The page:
Tuesday, March 08, 2005

Advise to fellow gallerists

Kriston, over at grammar.police notes in a recent posting that "tell a gallerist in the know that you're a blogger and more often than not she will visibly recoil. God in His Seat in Heaven forbid that you mention you're there to review a show, at which point the scornful glances are likely to make a greater impression than the art on display."

For a gallerist to react like that to a blogger (or for that matter to anyone else trying to get some publicity for an art show, even a High School newspaper editor), is both ignorant and shows lack of understanding of how the media has been revolutionized in the last handful of years.

As Art and other general BLOGs mature and develop, and make mistakes, and get scoops, and generally spread the word and gain readership, I believe that they/us/we stand at the brink of becoming (actually have become) a powerful new voice, adding diversity and volume, to our art scene.

And some gallerists do get it; last Friday as DCist Arts Editor Cyndi Spain and I made our rounds of the Dupont Circle area galleries, for the most part she was warmly received in all but one gallery, where usually anyone can see their own breath anyway.

In one gallery, the director actually pulled out a stack of color copies of the DCist's Arts Agenda from a couple of Tuesday's ago and gratefully thanked Spain for mentioning the gallery and the artist online. "Where can I send you news releases?" she then asked.

I think DCist is getting around 10,000 visitors a day and growing, and sites like this one and grammar.police, and J.T. Kirkland's Thinking About Art and Tyler Green's MAN and Jesse Cohen's Art DC have a loyal readership of hundreds of daily visitors interested in art.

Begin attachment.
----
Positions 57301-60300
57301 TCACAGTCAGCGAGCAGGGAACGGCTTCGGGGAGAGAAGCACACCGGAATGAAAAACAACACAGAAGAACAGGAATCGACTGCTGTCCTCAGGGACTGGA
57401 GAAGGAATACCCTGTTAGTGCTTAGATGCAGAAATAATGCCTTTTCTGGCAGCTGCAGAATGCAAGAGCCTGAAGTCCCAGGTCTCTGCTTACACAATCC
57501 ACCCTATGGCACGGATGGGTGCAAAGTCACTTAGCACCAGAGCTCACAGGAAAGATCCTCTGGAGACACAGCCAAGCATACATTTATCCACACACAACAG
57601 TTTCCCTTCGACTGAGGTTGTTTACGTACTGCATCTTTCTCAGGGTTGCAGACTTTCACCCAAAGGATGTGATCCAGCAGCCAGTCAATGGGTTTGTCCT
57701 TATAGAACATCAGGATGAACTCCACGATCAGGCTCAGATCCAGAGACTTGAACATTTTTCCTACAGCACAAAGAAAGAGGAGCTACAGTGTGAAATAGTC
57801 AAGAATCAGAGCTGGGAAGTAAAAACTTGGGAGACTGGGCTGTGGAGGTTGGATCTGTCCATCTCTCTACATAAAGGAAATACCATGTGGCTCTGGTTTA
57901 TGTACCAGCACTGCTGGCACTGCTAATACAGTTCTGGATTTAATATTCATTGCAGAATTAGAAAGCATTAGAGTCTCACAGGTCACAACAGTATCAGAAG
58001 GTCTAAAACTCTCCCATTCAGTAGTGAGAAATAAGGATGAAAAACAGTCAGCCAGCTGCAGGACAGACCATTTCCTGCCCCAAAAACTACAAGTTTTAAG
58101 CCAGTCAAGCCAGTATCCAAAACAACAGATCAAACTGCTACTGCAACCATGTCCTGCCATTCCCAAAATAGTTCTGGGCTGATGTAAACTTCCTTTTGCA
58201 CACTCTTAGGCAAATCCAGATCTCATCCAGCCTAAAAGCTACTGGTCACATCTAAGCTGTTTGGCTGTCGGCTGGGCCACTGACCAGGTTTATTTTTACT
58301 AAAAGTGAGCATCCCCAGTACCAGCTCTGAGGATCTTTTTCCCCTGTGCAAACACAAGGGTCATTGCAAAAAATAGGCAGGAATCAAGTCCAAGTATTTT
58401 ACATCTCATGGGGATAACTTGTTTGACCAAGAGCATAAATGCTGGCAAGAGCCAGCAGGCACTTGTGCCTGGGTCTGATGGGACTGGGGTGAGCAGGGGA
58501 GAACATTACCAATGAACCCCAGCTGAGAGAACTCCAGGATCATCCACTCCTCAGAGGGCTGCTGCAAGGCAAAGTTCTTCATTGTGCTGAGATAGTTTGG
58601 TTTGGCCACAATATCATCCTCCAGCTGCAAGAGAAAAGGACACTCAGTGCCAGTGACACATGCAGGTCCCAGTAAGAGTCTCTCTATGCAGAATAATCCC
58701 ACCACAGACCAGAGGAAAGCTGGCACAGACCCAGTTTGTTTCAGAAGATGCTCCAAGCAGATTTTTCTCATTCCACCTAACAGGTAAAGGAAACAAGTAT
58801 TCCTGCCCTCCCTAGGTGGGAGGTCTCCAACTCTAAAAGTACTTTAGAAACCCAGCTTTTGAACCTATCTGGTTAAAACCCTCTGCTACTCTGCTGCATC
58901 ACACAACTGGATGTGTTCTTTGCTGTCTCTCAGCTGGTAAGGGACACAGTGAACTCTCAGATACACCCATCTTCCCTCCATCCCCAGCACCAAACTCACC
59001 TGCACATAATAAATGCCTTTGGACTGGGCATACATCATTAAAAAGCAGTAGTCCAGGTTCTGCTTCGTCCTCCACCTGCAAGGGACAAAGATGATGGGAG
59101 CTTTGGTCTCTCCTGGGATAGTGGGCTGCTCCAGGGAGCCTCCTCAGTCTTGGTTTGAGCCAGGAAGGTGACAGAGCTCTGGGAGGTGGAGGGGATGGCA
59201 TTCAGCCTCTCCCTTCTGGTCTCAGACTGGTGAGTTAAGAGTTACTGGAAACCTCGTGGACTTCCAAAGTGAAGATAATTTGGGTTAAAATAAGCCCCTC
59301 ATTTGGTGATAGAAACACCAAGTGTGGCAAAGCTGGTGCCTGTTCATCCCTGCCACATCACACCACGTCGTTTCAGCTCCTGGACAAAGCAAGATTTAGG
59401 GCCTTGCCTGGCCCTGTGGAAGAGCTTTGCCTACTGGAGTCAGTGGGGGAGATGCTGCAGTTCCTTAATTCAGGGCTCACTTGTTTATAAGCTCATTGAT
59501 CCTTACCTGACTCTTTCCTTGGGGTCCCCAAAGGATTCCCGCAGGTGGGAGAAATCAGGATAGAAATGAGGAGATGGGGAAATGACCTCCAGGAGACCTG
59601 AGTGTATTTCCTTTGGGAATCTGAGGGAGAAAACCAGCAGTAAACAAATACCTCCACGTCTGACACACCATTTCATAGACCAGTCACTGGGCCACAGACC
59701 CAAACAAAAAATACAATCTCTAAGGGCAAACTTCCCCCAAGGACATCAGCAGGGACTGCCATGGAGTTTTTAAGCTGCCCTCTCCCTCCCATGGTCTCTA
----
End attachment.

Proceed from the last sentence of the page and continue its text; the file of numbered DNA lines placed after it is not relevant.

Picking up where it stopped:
And so, any smart gallerist worth his or her salt should not have to be advised or cajoled into treating a blogger with any less courtesy and interest than any other potential source of publicity, opinion and most important: a digital fooprint.

New Interim WPA/C Director

Congrats to Kim Ward, who has been selected to replace Annie Adj as Interim Executive Director of the WPA/C.

Ward is currently listed as Membership and Finance Director for the WPA/C.

DCist looking for arts contributors

DCist is looking for contributors to augment its coverage of the visual arts. Email Mike Grass if you are interested.

The more voices we get discussing our area's art scene, the better for all of us.

Meanwhile, check out the Tuesday Arts Agenda here.

We hear that there may be a job opening at the WPA/C soon.

Update: I have a second, independent confirmation and I am told that Annie Adj, Executive Director of the WPA/C will be departing at the end of the month for a new job in the Left Coast.

We wish her the best of luck!